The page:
Meanwhile, the telephone calls from the ramp Leads continued non-stop, punctuated with calls from the shop stewards and grievance committeemen. I told them I was only doing what I had been told, and that I didn't know of any specific bomb threat. By this time, more than an hour had passed, and the troops were getting edgy. On the phone calls they started quoting the specific Article and page of the IAM contract relating to Bomb Threat notification, pressing me for more details. I commented that I believed this was all because of the media attention to the arriving passengers from the hijacked flight, and that extra security had been required. I decided to leave the tower and go to the FIS gate areas to look for the Bomb Squad.
 
As I roamed the different doorways, I had not realized how many doors were on Flight Wing One. When I saw Rick, he told me he had run into Mike Mudge and the Bomb Squad had picked up the item, and the pot was now safely in their hands.”

Mike: The bomb squad had been called and it seemed to take forever for that flatbed truck, with the big wicker basket they used to contain explosives, to show up on the ramp near the commissary area in Wing One. They retrieved the cooker from a stairwell into FIS and took it away.

Angelo: For some readers of this, only those who have worked the front line in station operations for TWA anywhere on the system could truly understand the complexity of the jigsaw puzzle facing us which we had to put back together:

*  Reservations and ATO agents were besieged with questions about the arrival
     diversions, and departure delays …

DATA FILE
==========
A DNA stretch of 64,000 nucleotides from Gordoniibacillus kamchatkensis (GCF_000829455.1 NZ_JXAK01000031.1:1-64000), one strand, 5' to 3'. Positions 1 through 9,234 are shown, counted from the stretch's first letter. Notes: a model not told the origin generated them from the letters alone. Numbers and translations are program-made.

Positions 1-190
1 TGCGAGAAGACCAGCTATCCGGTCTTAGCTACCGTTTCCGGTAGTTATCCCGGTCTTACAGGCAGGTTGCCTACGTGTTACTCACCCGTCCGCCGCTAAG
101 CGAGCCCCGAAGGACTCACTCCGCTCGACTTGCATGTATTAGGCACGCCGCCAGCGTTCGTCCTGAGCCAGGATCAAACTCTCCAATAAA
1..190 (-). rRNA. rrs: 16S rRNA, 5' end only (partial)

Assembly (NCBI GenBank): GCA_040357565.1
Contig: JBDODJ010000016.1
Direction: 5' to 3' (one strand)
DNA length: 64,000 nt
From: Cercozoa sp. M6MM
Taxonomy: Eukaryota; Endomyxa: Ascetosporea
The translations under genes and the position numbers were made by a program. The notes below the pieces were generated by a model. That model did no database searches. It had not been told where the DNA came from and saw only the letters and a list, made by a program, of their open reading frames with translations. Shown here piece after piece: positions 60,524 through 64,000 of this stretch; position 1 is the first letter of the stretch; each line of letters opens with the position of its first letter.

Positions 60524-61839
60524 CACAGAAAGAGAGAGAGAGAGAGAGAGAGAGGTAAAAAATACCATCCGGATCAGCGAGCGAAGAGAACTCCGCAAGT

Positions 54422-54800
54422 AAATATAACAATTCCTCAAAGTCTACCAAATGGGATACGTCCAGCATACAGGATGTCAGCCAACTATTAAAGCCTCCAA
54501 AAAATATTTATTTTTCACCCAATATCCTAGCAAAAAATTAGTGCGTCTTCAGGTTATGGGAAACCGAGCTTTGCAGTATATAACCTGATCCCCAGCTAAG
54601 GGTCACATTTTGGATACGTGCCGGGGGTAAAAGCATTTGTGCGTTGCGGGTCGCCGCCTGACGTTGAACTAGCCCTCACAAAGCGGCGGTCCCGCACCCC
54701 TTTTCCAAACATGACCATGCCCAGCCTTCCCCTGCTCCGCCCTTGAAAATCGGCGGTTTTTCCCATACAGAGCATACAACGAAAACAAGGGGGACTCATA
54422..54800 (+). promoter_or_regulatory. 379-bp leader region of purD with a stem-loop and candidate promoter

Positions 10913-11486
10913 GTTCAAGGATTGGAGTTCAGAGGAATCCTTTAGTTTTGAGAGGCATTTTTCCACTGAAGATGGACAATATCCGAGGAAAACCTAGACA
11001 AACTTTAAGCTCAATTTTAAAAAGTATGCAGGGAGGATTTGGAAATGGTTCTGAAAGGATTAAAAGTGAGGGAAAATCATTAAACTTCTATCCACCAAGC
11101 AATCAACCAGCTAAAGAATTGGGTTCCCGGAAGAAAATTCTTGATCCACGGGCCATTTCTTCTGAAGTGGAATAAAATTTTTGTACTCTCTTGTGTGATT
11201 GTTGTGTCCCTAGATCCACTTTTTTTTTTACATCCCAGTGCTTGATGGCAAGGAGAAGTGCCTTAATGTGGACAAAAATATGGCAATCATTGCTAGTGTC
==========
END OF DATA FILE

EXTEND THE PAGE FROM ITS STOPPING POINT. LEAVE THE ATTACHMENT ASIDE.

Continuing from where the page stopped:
*  Maintenance and Operational Planning had to determine which inbound aircraft could
      be turned for which outbound flights …

*  Flight Operations and Crew Scheduling had the challenge of getting the diversions
     airborne into JFK while determining crew legality …

*  Commissary and Dining units had to figure out their ability to clean and provision
flights once an operating schedule had been nailed down … and I am sure other
departments and stations system wide were wondering what had happened at JFK.
 
I went back up to the tower, and struggled through a day I could never have imagined.
Thank God, I had my youth and didn't even know the word, “stress.”

Now, almost 25 years later, in a recent casual conversation with my cousin, who was one of the Shop Stewards calling me repeatedly that day, I mentioned the "pressure cooker" and he was stunned to learn the truth about all that went on.

So, Mike, I guess we just did our jobs by maintaining it as low key as possible in keeping TWA schedules safely and reasonably on time … but we certainly will never forget the experience!

(1) Federal Inspection Station

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Co-authors Angelo Patrizio (1973-1979) served in maintenance, labor relations, quality control, ramp services, and revenue performance analysis at JFK and 605 Third Ave; and Mike Mudge (1970-1983) served in passenger and baggage services, ramp and commissary programs, and reservations at JFK, Penn Plaza, 605 Third Avenue and KCAC.